[26 August 2007]
The States, a young New York rock band, have come a long way since last year’s self-released debut, Multiply Not Divide. The band recently won a category in the John Lennon Songwriting Competition, building accolades the way the rest of us build resumes. It’s not a natural way to build a career in rock music, you might think, but this workmanlike approach to music-making has its rewards: solid songwriting (yes, we know, they won a prize for it), tight arrangements, and a sound that’s been solidified rather than diluted by the additional studio tools. If we’re not particularly blown away by the originality of the band’s dramatic, slightly nostalgic rock, we’re at least respectful; and at times, there’s a flash of real insight.
From the sound of it, in their ideal world the States would be Radiohead somewhere between The Bends and OK Computer. Their lyrics are associative, short sentences that presage doom: “The statues move as soon as you turn around”; “This narcotic we appreciate”; “The walls are coming down”. Whether the “yous” addressed are female love objects, Jack Abramoff, George Bush, or the societal accusatory Second Person is often not clear, giving the political songs in the set a vague, all-encompassing menace.
Musically, the band has settled deeper into some of the same influences evident on their debut, while utilizing the expanded palette of the studio to bring out newer elements. Vocalist Chris Snyder’s voice has some of the angst of emo, and though there are harmonic reminders of Muse, the group doesn’t rely as Bellamy does on his voice’s drama as a main mechanism for imbuing songs with life. Don’t be mistaken—the States are in the business of mainstream rock, with radio aspirations and the tools to get there: the breakdown-to-whispers, the soaring tenor choruses, the U2 guitar arrangements.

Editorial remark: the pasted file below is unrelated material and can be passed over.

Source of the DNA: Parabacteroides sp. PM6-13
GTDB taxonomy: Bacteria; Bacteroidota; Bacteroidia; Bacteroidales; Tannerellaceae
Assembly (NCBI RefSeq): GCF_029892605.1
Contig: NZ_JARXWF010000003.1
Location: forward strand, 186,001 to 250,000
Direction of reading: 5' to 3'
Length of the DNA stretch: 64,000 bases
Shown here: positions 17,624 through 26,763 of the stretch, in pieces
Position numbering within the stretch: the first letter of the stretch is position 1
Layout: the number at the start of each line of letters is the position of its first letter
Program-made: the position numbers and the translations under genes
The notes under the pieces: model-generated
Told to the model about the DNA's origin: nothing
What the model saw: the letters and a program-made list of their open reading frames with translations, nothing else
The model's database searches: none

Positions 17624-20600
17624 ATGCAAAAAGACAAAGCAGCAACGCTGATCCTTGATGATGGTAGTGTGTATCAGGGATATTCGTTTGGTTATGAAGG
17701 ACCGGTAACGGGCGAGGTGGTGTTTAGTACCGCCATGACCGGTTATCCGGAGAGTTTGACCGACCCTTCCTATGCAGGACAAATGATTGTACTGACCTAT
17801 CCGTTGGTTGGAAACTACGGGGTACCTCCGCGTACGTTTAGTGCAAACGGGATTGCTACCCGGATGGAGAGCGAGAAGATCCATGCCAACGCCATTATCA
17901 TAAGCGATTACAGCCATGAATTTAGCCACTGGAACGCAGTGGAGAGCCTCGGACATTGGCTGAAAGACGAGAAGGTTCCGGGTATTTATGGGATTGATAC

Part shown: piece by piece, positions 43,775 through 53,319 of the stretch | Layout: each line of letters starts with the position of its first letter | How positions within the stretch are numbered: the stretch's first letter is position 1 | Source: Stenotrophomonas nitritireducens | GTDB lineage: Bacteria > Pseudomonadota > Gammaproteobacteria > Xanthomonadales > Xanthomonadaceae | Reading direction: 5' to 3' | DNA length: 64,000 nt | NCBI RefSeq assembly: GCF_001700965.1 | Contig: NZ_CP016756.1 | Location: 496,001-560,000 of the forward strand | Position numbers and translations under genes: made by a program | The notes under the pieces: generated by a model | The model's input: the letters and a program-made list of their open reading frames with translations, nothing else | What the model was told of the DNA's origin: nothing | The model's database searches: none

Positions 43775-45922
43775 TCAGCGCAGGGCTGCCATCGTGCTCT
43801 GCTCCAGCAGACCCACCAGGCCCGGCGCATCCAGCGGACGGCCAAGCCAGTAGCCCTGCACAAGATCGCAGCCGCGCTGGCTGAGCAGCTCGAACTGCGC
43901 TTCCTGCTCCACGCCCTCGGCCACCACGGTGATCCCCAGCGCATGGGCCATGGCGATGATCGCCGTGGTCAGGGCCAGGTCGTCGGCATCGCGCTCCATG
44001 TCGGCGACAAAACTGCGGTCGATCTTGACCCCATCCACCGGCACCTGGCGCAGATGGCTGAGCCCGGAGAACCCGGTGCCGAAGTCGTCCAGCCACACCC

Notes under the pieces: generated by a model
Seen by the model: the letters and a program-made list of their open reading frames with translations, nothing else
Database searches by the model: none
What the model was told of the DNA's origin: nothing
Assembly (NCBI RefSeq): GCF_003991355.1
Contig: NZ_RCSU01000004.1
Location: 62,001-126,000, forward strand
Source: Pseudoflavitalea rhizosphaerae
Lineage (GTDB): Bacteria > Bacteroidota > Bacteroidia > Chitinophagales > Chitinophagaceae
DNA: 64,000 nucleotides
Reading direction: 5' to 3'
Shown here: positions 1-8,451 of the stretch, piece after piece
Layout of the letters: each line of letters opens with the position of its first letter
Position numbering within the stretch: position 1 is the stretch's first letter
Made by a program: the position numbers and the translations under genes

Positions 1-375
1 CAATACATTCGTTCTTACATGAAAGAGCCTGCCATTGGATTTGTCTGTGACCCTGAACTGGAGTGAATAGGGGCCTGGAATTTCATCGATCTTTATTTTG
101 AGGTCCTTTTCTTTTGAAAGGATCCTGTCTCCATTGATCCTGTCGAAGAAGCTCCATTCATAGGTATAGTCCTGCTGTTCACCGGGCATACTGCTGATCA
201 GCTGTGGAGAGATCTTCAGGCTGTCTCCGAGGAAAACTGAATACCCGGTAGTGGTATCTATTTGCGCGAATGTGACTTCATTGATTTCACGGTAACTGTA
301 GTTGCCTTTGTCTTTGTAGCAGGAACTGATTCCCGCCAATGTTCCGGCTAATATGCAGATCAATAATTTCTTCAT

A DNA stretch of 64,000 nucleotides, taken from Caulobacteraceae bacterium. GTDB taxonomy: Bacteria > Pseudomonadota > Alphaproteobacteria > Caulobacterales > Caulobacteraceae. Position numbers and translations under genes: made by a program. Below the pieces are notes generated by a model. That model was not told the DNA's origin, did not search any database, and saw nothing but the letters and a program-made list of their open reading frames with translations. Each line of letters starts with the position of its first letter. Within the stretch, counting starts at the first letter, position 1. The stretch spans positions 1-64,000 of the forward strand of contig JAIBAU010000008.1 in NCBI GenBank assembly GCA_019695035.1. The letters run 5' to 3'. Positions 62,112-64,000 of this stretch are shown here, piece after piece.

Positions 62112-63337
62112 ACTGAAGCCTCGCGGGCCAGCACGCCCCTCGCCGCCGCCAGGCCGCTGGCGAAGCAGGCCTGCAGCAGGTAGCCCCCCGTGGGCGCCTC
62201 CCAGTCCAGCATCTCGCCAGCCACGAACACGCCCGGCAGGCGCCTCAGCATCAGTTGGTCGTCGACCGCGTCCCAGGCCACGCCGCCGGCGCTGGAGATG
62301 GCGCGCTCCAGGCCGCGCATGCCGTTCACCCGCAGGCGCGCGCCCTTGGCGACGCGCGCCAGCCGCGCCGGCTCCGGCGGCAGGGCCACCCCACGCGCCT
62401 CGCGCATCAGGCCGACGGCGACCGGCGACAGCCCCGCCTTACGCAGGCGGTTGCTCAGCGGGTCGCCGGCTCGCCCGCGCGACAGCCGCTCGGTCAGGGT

At their best, the States manage to capture disappointment and outrage with similar intensity. “Black Jack” is a model of songwriting efficiency, tightly reining in the aggression of straight-edge 4/4 guitars with a faster, chiming arpeggio passage that blossoms into a dance-rock-driven second half. Meanwhile, “All the Salt in the Sea” opens with a classic image of lost opportunity: the face of a girl behind subway doors: “In the wreckage of the day / It was the patterns of your face that saved my life”. The song bucks into double time halfway through, a neat effect.
“New Land” showcases the group’s willingness to enter the musico-political arena. Here, the subject is gentrification: “So we suburbanize the ghetto / Price the poorest out / Columbus would be proud”. Though the song has rather obvious instrumentation—electric piano, expanding into high guitars, then into roiling guitar for the chorus—musically it’s really tight, stringing the listener along (especially in the chorus) with married long vocal line and busier accompaniment. The risk here, as with bands like Get Him Eat Him that come from a background of obvious intellectualism/pop musical literacy, is of over-abstraction without linking the Important Thoughts with instrumental ideas that communicate the emotion behind them. The States avoid this trap not with any particularly inventive solution, just by applying these original thoughts to the established vocabulary of rock.
The States bend now and then—here towards emo, there towards New Wave and dance-rock—but they’re pretty much as straightforward a rock band as you’ll find going in Brooklyn. Primarily concerned with radio melodies and sing-along choruses, the group still manages to intimate deeper meaning at various points throughout The Path of Least Resistance. They’re not alone in lamenting the state of the US as we find it today—they’ve just found a pretty effective way of expressing it. As Snyder sneers on “The Architect”, “Liberty is such a bitch”. Indeed.